Friday, February 1, 2008

Google's earnings miss raises worries

SAN FRANCISCO - Google Inc.'s top executives say all is well at the Internet search leader despite a rare earnings disappointment, but investors are worried something is amiss.

Concerns about how the feeble U.S. economy might affect Google contributed to a nearly 20 percent decline in the company's stock during January.

Now, it looks like February will begin on a sour note. Google shares dropped by more than 6 percent from their Thursday closing price of $564.30 after the company released fourth-quarter results that missed analysts' expectations.

Precisely what caused the letdown is likely to be a matter of intense debate in the next few days.

"There is a lot to scratch my head over about in this (report),"

Jackson Securities analyst Brian Bolan said late Thursday.

"I might be up all night trying to figure it out."

Chief Executive Eric Schmidt rebuffed the notion that the economy undercut Google's growth.

"I am happy to say we have not seen a negative impact from the rumors of a future recession,"

Schmidt told analysts in a conference call.

Company co-founder Sergey Brin said in an interview that the company hasn't seen evidence of the recent economic turmoil affecting its business.

"I'm very happy with things,"

Brin said.

"I think things are going really well."

Google earned $1.21 billion, or $3.79 per share, during the final three months of 2007. That's a 17 percent improvement over net income of $1.03 billion, or $3.29 per share, in the same period a year earlier.

It's the first time Google's quarterly profit has climbed by less than 25 percent since the Mountain View-based company went public nearly 3 1/2 years ago.

If not for stock awards given to its employees, Google said it would have made $4.43 per share — a penny below the average estimate among analysts polled by Thomson Financial.

The earnings would have been even lower if Google hadn't benefited from an abnormally low tax rate of 25 percent in the quarter. American Technology Research analyst Rob Sanderson estimated Google would have earned 11 cents per share less if the company had been taxed at its more typical rate of 27 percent.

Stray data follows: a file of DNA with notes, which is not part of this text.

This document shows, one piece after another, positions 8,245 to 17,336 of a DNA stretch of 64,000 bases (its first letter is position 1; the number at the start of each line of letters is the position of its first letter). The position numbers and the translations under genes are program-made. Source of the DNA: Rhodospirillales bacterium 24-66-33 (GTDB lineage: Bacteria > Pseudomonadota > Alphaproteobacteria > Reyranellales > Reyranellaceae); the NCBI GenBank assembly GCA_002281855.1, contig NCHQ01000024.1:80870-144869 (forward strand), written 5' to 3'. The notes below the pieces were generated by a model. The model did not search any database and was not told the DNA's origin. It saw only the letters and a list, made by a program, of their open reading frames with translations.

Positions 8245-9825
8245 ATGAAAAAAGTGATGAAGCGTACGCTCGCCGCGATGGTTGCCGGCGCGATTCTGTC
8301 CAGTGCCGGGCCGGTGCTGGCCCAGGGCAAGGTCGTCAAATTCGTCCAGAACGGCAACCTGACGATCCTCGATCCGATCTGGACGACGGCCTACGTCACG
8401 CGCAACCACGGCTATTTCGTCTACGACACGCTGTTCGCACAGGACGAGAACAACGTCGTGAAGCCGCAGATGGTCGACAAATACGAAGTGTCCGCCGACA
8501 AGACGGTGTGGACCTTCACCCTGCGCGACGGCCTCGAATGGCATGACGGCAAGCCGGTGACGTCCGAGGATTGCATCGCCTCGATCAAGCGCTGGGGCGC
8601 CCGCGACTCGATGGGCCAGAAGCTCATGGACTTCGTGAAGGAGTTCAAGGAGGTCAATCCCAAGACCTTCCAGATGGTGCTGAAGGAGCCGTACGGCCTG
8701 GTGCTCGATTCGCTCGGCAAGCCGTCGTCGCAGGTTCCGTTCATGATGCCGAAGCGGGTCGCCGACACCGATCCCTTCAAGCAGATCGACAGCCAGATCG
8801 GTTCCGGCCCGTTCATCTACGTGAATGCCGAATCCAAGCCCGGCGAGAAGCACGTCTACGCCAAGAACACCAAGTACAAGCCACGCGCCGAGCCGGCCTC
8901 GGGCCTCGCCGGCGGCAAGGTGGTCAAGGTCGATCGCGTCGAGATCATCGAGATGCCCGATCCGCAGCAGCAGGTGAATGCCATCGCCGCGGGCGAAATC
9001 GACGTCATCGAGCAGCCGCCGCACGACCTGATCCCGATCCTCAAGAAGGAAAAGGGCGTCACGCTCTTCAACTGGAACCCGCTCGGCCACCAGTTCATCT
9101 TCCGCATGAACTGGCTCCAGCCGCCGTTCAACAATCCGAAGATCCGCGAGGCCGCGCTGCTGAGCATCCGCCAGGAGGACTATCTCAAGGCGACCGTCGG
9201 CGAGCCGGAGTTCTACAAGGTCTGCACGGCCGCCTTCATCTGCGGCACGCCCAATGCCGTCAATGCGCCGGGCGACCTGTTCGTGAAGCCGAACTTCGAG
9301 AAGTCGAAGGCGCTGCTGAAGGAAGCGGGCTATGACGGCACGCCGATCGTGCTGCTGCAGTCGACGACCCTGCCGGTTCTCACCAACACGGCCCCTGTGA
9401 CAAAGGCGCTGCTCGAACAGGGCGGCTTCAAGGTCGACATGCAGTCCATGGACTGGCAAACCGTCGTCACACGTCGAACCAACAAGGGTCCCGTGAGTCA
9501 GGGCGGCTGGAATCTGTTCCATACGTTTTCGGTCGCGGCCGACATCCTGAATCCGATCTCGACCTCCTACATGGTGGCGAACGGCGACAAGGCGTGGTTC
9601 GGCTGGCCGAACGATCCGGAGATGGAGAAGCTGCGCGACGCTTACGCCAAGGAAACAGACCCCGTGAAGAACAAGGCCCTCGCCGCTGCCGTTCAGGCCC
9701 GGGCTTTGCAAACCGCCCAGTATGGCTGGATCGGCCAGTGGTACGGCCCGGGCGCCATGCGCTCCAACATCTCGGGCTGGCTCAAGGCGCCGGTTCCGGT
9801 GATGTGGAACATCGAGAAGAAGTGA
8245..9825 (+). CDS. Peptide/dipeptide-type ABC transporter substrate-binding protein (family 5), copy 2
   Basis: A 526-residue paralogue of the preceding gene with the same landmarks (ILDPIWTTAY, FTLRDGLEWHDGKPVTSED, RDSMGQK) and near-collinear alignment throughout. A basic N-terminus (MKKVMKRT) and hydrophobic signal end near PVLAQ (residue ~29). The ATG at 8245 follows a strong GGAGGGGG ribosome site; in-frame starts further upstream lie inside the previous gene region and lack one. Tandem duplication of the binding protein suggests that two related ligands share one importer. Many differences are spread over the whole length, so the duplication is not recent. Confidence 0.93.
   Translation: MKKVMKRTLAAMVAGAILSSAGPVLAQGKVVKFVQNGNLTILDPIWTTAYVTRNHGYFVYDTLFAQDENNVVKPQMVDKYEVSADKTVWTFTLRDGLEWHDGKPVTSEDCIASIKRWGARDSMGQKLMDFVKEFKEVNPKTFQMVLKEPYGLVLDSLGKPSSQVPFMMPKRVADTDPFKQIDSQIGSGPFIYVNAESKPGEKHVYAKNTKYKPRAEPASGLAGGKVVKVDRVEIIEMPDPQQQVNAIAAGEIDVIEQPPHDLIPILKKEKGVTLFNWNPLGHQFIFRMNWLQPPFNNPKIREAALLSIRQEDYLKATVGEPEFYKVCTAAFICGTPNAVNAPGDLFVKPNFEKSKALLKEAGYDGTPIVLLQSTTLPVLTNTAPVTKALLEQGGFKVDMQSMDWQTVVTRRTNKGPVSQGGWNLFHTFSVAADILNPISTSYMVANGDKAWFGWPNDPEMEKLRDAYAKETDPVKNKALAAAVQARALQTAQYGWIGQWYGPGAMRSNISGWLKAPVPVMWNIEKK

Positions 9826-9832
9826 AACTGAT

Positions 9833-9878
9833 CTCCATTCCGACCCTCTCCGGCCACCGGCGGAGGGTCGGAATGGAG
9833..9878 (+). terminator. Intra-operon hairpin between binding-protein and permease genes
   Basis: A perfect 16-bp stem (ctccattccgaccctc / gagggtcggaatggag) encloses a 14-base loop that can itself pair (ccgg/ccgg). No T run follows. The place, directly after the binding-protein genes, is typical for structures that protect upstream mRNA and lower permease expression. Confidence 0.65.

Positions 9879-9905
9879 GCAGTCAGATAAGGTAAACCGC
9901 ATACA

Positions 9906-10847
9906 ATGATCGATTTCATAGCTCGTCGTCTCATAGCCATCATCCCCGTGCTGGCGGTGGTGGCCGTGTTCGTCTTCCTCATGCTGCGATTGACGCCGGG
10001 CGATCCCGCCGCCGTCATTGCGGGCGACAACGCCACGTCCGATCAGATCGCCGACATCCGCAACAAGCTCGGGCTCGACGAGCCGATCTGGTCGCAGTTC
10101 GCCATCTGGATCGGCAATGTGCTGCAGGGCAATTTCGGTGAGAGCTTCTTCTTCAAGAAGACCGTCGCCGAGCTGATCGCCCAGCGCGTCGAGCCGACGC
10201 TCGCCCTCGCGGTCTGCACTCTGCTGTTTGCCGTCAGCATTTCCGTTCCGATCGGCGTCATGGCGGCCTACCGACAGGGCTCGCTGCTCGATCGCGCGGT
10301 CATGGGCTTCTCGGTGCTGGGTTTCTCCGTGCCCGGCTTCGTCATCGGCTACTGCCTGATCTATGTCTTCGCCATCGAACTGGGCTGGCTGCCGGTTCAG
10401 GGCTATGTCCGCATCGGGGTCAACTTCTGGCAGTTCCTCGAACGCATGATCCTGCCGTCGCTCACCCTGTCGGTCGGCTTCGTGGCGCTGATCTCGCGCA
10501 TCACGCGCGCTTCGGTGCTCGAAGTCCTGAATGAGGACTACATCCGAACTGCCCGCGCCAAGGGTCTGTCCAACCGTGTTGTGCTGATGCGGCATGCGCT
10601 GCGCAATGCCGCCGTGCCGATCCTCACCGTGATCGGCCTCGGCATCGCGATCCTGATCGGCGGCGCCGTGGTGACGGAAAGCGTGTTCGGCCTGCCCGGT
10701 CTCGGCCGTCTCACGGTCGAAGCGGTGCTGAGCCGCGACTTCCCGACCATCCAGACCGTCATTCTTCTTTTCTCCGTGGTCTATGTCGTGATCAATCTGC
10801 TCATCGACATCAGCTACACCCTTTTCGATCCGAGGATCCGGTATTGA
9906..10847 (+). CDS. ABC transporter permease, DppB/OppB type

Fourth-quarter revenue totaled $4.83 billion, a 51 percent improvement over $3.21 billion in the previous year.

In a more important measure to investors, Google retained $3.39 billion in revenue after paying fees to the thousands of Web sites in the online advertising network that fuels its profits.

The net revenue missed analyst estimates by about $60 million.

Google executives said a revision in the company's formula for showing advertising links crimped the fourth-quarter results by reducing the number of revenue-generating clicks. Without providing details, the executives said Google made the change to decrease the frequency of "accidental" clicks on ads.

Total paid clicks in the fourth quarter rose 30 percent from the same period in 2006. In the first three quarters of 2007, Google's paid clicks were rising at a clip of 45 to 52 percent.

Brin and other executives also said Google didn't reap as much revenue as management envisioned from its advertising partnerships with rapidly growing online social networks like News Corp.'s MySpace.

Management didn't quantify the size of the shortfall, but Brin said engineers are addressing the problem.

Google has guaranteed News Corp. payments totaling $900 million during a three-year contract scheduled to end in 2010, so it can lose money if ads on MySpace aren't paying off.

Sanderson said Google's explanations made sense to him.

"I don't think much has changed at Google from yesterday to today. They are still in a sweet spot."

But Google's reassurances didn't seem to placate jittery investors worried that online advertising revenue may taper off as the United States — the world's biggest economy — teeters on the brink of recession.

Google shares rose $16.03 to finish regular trading at $564.30, then plunged $36.90 in extended trading after the fourth-quarter results came out.

Because Google generally only gets paid when Web surfers click on an advertising link, its growth could taper off if consumers become less inclined to click on ads as they curtail their spending.

But Google also could benefit if consumers become more focused on saving money during hard times, according to Jonathan Rosenberg, the company's senior vice president of product management and marketing.

In Thursday's conference call, Rosenberg painted a scenario in which more consumers will turn to the Internet in search of the best deals — a quest that will lead them to Google and perhaps induce more revenue-producing clicks on ads.

For all of 2007, Google earned $4.2 billion, or $13.29 per share, a 37 percent improvement over $3.08 billion, or $9.94 per share, in 2006. Revenue in 2007 totaled $16.59 billion, a 56 percent increase from $10.6 billion in 2006.